Study of NOV-002 in Combination With Chemotherapy to Treat Lung Cancer
|The safety and scientific validity of this study is the responsibility of the study sponsor and investigators. Listing a study does not mean it has been evaluated by the U.S. Federal Government. Read our disclaimer for details.|
|ClinicalTrials.gov Identifier: NCT00347412|
Recruitment Status : Completed
First Posted : July 4, 2006
Last Update Posted : November 9, 2011
The purpose of this clinical trial is to find out whether or not the combination of NOV-002 with chemotherapy (paclitaxel and carboplatin) is better at improving overall survival time when compared to chemotherapy alone in people with non-small cell lung cancer (NSCLC).
Earlier clinical trials in NSCLC showed that patients treated with NOV-002 in combination with chemotherapy had a better response (their tumors got smaller in one United States Phase 1/2 trial) than patients who received chemotherapy alone; and in two Phase 2 trials done in Russian patients, at the end of one year, patients treated with NOV-002 with chemotherapy had a better survival rate than patients who did not receive NOV-002 with their chemotherapy.
|Condition or disease||Intervention/treatment||Phase|
|Non Small Cell Lung Cancer||Drug: Paclitaxel and Carboplatin Drug: NOV-002 Injection in combination with Carboplatin vs. Paclitaxel and Carboplatin||Phase 3|
NSCLC is a widespread disease with extremely high mortality and morbidity. Even the most widely accepted standard of care chemotherapy in advanced NSCLC, platinum-based doublets, are only palliative, providing marginal efficacy as measured by survival. In addition, such chemotherapy is accompanied by severe, sometimes life-threatening, toxicities which often limit its application. Thus, there is a clear need for new, more effective and safer therapies for advanced NSCLC. In Phase 2 trials, NOV-002 demonstrated a higher response rate and improved survival compared to chemotherapy alone in patients with advanced NSCLC, and was well-tolerated in this patient group. Thus, we are conducting a large Phase 3 trial of NOV-002 to better define its clinical profile and potential benefit in advanced NSCLC patients.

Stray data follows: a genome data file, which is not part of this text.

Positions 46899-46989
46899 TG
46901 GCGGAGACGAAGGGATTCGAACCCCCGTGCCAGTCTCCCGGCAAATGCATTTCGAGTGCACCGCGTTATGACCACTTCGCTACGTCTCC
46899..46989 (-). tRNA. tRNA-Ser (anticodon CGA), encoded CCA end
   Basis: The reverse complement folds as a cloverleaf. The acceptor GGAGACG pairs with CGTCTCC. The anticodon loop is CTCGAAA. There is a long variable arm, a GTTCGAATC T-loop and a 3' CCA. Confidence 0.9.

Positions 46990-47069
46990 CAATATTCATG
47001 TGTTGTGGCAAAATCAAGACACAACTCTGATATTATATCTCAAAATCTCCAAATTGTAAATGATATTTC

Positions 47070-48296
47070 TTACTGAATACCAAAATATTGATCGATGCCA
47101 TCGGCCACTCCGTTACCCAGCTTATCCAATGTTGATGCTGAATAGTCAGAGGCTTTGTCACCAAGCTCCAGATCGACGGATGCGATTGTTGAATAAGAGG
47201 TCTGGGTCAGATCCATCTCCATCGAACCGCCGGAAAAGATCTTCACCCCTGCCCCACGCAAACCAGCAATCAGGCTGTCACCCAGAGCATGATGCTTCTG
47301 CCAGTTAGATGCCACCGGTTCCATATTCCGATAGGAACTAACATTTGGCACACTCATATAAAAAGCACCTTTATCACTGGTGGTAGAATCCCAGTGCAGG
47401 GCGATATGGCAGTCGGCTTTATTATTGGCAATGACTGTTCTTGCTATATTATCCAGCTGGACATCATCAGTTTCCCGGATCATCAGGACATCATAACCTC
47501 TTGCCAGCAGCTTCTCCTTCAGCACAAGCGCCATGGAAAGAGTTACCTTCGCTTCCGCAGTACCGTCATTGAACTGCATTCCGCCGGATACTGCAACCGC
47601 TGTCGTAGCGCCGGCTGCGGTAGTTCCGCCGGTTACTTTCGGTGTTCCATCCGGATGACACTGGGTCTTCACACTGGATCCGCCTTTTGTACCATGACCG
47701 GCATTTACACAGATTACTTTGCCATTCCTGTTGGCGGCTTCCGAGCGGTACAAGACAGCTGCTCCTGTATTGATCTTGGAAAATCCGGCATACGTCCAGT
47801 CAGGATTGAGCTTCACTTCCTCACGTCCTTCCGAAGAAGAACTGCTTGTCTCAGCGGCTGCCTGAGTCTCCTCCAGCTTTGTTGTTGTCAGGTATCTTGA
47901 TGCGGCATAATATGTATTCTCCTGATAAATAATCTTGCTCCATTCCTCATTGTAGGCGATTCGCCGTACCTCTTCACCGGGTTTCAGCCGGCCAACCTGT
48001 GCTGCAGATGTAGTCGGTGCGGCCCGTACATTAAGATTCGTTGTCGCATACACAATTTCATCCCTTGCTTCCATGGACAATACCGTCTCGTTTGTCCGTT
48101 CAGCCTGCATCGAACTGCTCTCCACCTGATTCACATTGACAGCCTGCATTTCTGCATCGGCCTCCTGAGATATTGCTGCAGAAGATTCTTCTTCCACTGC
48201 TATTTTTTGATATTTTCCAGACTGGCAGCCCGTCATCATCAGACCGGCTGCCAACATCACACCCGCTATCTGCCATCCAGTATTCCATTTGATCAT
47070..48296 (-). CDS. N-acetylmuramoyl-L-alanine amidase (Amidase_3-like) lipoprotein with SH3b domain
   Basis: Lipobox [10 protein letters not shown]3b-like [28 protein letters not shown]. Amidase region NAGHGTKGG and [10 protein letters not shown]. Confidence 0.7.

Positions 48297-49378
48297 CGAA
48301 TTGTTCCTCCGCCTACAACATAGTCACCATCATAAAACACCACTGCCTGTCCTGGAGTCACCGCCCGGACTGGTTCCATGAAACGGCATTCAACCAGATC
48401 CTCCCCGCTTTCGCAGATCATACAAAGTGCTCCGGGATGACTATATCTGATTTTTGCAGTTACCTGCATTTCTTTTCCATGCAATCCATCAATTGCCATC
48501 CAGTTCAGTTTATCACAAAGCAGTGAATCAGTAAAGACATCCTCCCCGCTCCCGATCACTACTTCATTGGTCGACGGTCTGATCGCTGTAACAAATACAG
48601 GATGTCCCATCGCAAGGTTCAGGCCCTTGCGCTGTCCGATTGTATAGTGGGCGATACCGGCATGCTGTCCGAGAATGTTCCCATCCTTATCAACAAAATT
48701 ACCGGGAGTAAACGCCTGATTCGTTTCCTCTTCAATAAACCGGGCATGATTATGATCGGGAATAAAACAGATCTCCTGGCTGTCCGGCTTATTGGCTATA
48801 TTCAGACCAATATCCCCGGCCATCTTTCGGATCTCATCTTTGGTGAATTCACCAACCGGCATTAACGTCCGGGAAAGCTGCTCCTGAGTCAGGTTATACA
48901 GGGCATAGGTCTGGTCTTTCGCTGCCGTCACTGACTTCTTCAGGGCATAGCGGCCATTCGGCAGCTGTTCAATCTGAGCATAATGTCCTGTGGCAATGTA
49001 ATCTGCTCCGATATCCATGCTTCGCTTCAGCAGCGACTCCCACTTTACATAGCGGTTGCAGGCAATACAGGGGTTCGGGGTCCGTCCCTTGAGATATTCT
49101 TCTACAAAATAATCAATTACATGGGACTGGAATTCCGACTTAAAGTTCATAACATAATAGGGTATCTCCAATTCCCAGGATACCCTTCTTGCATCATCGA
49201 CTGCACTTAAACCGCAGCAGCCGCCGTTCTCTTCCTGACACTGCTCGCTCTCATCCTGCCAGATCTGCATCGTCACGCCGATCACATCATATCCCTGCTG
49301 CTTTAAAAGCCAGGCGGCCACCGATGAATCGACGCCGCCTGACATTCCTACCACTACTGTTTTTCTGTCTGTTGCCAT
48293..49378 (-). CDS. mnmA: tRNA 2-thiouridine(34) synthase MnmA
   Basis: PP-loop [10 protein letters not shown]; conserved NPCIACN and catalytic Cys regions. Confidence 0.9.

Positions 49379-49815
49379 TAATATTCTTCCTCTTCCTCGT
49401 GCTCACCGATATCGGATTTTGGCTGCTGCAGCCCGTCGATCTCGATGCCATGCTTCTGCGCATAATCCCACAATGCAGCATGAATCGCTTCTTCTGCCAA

The overall design of this Phase 3 trial reflects major elements of the previous Russian and US clinical trials in advanced NSCLC - it is an open label, randomized controlled trial comparing NOV-002 in combination with first-line chemotherapy (paclitaxel + carboplatin) to first-line chemotherapy alone. Furthermore, it is designed and powered to be a pivotal, registrational trial, sufficient for approval. As its primary efficacy endpoint, this Phase 3 trial aims to demonstrate that the combination of NOV-002 with paclitaxel and carboplatin results in improved overall survival when compared with paclitaxel and carboplatin alone. In addition, several secondary efficacy endpoints will be assessed, including progression free survival, tumor response rate and duration of response, quality of life, myelosuppression and immunomodulation. Overall survival was chosen as the primary endpoint of this trial in the context of FDA (Draft) Guidance ("Clinical Trial Endpoints for the Approval of Cancer Drugs and Biologics", April 2005). This Guidance indicates that an improvement in overall survival should be evaluated in randomized controlled trials and is of unquestioned clinical benefit. It indicates that the endpoint is precise and easy to measure, documented by the date of death, and states that bias is not a factor in endpoint measurement, and blinding is not essential. This Phase 3 randomized, controlled, open-label trial thus conforms to this Guidance.